POLEGATE: Development ‘could spell end for town’

A GIANT development of 520 new homes near the South Downs National Park will be the “end of Polegate” said the town’s mayor.

Today is the last session of the three-week long public inquiry into whether the appellant, Pelham Holdings, should be allowed to build the residential development on land at Honey Farm, West of Polegate.

Pelham took its fight to an independent Planning Inspector after Wealden District Council rejected the developer’s bid, back in December 2009.

The inquiry heard evidence from the applicants, Pelham Holdings as well as a range of expert witnesses on behalf of Wealden, across the 11 day appeal, which has cost Wealden District Council in the region of £150,000.

Polegate’s Mayor, Cllr Tim Voyce, said Polegate residents would suffer if Pelham’s appeal was successful.

“This has been a most interesting inquiry. We have listened to evidence from both sides, but nothing I have heard or read has persuaded me that the Appeal proposals will result in anything other than an isolated, disconnected island development at Honey Farm,” he said.

“The application is for a development which is in the wrong place and I hope the evidence produced at this public inquiry will convince the Inspector and Secretary of State of that fact.

As a Town Council, my colleagues and I are very aware that it is Polegate residents who will have to live with the consequences of the development if the appeal succeeds.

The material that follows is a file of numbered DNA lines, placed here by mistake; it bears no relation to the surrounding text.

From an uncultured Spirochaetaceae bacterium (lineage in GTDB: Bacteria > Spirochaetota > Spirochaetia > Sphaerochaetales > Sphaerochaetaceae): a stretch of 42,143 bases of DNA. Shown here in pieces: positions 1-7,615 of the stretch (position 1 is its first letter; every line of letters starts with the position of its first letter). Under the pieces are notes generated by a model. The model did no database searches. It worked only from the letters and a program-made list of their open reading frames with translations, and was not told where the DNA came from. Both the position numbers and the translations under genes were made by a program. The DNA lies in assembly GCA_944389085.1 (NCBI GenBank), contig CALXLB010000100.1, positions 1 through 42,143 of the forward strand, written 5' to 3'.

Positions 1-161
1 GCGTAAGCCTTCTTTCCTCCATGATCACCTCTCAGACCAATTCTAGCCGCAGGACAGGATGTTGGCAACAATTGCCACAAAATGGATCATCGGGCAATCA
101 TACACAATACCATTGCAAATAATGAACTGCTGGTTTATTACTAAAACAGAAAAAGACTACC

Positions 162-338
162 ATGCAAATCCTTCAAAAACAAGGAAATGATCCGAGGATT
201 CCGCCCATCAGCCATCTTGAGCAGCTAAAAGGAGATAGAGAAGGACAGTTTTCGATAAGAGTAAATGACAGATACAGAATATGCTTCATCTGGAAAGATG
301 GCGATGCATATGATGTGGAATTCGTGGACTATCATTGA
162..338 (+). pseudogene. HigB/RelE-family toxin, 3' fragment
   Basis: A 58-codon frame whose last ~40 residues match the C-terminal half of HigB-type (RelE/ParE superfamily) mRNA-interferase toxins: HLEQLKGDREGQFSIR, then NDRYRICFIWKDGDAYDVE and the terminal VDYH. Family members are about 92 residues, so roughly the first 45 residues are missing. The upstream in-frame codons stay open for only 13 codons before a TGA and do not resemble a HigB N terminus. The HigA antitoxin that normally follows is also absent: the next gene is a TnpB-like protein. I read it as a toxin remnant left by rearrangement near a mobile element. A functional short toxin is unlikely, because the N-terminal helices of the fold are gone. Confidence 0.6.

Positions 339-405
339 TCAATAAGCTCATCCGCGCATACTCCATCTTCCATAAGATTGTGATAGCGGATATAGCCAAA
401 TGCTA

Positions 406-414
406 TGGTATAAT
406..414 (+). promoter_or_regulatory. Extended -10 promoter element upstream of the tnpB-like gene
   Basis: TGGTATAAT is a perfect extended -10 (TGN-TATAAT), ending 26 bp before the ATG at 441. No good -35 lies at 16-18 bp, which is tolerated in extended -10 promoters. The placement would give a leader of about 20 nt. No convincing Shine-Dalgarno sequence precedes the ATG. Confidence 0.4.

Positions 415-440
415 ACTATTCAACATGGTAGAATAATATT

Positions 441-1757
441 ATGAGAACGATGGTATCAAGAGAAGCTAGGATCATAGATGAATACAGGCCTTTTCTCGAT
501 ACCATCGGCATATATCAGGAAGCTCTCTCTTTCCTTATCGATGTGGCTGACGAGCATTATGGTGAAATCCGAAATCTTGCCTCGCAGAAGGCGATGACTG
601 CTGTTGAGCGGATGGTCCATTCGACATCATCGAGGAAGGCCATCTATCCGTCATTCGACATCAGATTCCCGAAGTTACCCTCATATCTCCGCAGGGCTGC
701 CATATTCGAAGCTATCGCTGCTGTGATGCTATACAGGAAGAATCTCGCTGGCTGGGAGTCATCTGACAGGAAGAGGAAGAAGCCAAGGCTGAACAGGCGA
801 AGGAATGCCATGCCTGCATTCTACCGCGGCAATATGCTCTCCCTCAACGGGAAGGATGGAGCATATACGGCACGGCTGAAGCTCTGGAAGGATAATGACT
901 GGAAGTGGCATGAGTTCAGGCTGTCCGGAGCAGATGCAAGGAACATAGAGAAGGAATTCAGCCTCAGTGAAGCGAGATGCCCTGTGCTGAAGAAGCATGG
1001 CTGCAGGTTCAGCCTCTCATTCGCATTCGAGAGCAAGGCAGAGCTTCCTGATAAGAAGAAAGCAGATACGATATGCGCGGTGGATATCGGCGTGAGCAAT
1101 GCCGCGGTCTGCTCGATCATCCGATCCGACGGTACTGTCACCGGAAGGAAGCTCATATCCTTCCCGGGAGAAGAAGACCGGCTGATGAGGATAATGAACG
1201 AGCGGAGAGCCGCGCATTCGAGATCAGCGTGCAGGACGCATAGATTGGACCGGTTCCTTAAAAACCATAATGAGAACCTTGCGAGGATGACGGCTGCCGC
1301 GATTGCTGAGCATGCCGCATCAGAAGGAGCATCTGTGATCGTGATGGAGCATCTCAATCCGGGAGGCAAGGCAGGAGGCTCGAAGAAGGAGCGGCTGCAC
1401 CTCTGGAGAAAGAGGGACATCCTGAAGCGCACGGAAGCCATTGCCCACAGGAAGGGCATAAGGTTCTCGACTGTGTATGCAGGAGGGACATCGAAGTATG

“The urban encroachment of our countryside, will result in a negative impact on the South Downs National Park and Wootton Manor, safari park fencing, two pedestrian/cycle bridges, intrusion into Brookside Avenue, increased traffic on local roads, stretched local infrastructure – truly the end of Polegate as we know it,” he added.

Christopher Boyle, who spoke on behalf of Pelham Holdings, was the first to present his case at the public inquiry.

He said that the majority of the site had been allocated for residential development by the local planning authority and Wealden should not have refused the application when it came before them back in December 2009.

“The council’s response is characterised by mistake, misunderstanding and mischief,” he said.

“The council mistakenly believes that the Government has given it the right and ability to come to any housing requirement it likes.”

Mr Boyle said Wealden District Council had ‘doggedly embarked on a course of plan-making quite heroic in its errors’.

“Indeed, so breathtakingly wrong-headed is the approach to housing delivery set out in the recent Draft Core Strategy, that its promotion amounts to a hubris seldom seen in the sincere,” he added.

The average time to decide planning appeals is up to 28 weeks.